The England and Wales Cricket Board should consider temporarily scrapping overseas players in the County Championship to cut costs, says former England captain Michael Vaughan.
There will be no cricket in England or Wales before at least 1 July because of the coronavirus (COVID-19) pandemic.
On Monday, a report from a financial advisory firm said counties face a loss of £85m if the entire season is lost.
“You have to look at every area where you can save a few quid,” said Vaughan.
“Traditionalists will go mad at this, but these are unprecedented times.
“In the next two years, could you look at not having overseas players for the four-day game?”
Several counties have cancelled deals for overseas players in 2020 or postponed them until 2021.
On Monday, Yorkshire decided to terminate the contracts of Ravi Ashwin, Nicholas Pooran and Keshav Maharaj—with mutual consent—because of the coronavirus pandemic. All professional cricket has been put on hold in the United Kingdom till July 1, delaying the start of the English season.
Ashwin had signed up to play for eight matches of the 2020 County Championship season, Pooran was set to feature in the T20 Blast while Maharaj was signed for the first two County Championship fixtures.
“I really appreciate the players’ understanding in this matter,” Martyn Moxon, Yorkshire’s director of cricket, said. “We have been in regular contact with the players and their agents throughout this COVID pandemic. They have been extremely professional and appreciate the uncertainty facing counties at present. We hope that we will be able to see them at Emerald Headingley in the future.”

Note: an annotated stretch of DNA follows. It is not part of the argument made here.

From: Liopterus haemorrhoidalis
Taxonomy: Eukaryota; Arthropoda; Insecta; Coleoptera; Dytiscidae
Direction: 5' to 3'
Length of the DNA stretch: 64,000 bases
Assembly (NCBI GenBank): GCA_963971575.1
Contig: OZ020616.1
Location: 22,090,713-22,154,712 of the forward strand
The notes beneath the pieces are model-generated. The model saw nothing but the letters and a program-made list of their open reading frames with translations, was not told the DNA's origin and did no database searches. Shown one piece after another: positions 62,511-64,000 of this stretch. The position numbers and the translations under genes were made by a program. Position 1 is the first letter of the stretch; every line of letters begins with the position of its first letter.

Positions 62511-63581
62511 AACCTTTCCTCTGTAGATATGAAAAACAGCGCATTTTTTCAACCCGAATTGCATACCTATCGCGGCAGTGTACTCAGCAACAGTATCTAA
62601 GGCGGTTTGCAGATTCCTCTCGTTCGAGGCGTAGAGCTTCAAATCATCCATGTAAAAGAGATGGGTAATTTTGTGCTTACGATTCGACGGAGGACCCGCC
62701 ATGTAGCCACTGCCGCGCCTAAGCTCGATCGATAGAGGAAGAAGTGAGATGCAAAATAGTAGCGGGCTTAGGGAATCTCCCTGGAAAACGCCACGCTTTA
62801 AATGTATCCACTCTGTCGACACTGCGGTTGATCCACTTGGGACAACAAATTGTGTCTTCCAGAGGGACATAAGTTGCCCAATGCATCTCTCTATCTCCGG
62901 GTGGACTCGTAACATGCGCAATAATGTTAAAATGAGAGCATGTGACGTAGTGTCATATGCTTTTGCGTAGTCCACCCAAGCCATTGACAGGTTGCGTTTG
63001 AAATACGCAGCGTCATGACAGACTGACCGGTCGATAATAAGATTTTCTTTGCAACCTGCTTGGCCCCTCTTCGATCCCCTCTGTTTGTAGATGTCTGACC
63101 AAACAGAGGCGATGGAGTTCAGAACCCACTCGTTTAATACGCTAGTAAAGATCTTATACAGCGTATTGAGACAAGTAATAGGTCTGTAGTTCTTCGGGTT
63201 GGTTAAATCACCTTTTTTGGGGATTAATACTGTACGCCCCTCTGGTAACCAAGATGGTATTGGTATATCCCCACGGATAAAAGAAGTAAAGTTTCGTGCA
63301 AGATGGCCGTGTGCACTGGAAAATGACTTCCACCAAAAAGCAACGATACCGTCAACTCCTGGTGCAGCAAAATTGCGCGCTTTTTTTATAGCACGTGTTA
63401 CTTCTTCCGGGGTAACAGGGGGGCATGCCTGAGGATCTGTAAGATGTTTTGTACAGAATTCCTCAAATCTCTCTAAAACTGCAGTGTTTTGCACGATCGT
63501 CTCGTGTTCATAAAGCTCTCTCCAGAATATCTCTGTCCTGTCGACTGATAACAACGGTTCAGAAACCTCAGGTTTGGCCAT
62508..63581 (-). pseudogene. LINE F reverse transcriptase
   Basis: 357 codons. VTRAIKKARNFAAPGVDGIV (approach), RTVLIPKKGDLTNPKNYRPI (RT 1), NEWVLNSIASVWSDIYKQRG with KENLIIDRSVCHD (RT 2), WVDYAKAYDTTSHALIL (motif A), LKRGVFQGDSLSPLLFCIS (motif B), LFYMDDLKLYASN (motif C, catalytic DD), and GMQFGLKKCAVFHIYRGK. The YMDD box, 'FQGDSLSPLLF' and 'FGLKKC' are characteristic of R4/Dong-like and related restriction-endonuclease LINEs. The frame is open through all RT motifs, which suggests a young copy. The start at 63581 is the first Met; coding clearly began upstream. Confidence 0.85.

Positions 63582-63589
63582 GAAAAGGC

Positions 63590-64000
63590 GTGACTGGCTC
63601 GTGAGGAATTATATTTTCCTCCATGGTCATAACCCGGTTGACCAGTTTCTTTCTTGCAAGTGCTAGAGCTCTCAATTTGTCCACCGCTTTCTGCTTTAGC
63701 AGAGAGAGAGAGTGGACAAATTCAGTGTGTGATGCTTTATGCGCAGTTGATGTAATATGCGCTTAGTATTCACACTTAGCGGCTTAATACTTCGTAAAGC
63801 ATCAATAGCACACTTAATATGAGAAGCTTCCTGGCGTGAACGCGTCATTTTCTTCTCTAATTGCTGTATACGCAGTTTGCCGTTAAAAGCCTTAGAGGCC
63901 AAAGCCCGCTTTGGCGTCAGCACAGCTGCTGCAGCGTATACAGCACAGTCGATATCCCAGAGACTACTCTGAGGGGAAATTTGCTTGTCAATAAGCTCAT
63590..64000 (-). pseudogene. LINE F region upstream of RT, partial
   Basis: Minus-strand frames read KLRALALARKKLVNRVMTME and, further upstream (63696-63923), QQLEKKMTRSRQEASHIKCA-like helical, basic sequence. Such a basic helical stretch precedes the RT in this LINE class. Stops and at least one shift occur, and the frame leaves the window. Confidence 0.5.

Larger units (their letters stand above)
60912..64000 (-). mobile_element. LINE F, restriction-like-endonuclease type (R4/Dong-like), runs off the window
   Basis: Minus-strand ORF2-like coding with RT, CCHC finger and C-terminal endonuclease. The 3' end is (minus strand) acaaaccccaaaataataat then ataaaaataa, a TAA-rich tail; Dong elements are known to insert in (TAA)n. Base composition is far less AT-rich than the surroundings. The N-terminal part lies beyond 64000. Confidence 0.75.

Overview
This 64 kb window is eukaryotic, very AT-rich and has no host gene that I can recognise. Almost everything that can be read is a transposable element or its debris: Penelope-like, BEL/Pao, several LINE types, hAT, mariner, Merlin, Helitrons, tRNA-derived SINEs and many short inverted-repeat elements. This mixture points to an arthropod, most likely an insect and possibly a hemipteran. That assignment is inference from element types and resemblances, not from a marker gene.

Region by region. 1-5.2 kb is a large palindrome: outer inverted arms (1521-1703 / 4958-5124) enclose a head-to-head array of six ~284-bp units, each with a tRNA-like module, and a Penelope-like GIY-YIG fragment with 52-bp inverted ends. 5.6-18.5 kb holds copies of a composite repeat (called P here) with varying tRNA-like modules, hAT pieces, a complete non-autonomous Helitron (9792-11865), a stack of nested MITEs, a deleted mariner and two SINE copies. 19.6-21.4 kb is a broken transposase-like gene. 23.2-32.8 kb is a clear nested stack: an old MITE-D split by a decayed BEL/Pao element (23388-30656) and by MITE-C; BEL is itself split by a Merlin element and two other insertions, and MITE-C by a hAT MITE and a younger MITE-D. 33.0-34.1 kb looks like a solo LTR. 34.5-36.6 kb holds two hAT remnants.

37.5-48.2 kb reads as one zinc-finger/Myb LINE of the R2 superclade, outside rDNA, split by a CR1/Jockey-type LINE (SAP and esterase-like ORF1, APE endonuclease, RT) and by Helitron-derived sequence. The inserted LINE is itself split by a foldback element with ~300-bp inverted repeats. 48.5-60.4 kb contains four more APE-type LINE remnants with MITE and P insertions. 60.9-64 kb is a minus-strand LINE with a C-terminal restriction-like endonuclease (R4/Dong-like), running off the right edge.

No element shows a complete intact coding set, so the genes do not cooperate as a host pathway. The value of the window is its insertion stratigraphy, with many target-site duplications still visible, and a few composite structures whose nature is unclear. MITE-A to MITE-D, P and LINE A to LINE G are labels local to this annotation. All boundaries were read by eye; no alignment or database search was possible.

Several counties have been forced to terminate contracts of players because of COVID-19 while Essex decided to push Peter Siddle’s contract to 2021. Nathan Lyon, BJ Watling, Glenn Maxwell, James Faulkner and Matt Henry are some of the overseas signings who have had their contracts cancelled.
Meanwhile, Vaughan, who captained England in 51 of his 82 Tests, also suggested a temporary reduction in the number of Championship matches played.
Speaking on the Tuffers and Vaughan Show on BBC Radio 5 Live, he said: “Four-day cricket costs the game.
“I’m a die-hard four-day and five-day player. It is a cost to the game that could, just for a couple of years, be worth reducing.
“If you reduced it from 14 to 10 games, you’d miss the games but I don’t think it would be a huge problem for a couple of years. You could go back to that in two or three years.”
The Championship is set to be reduced this summer and may even be replaced with another first-class competition in what will be a truncated season.
Vaughan said overseas players should still be permitted in the T20 Blast and The Hundred.
The new 100-ball competition was due to launch this year but is likely to be postponed at an ECB board meeting today. (BBC Sports)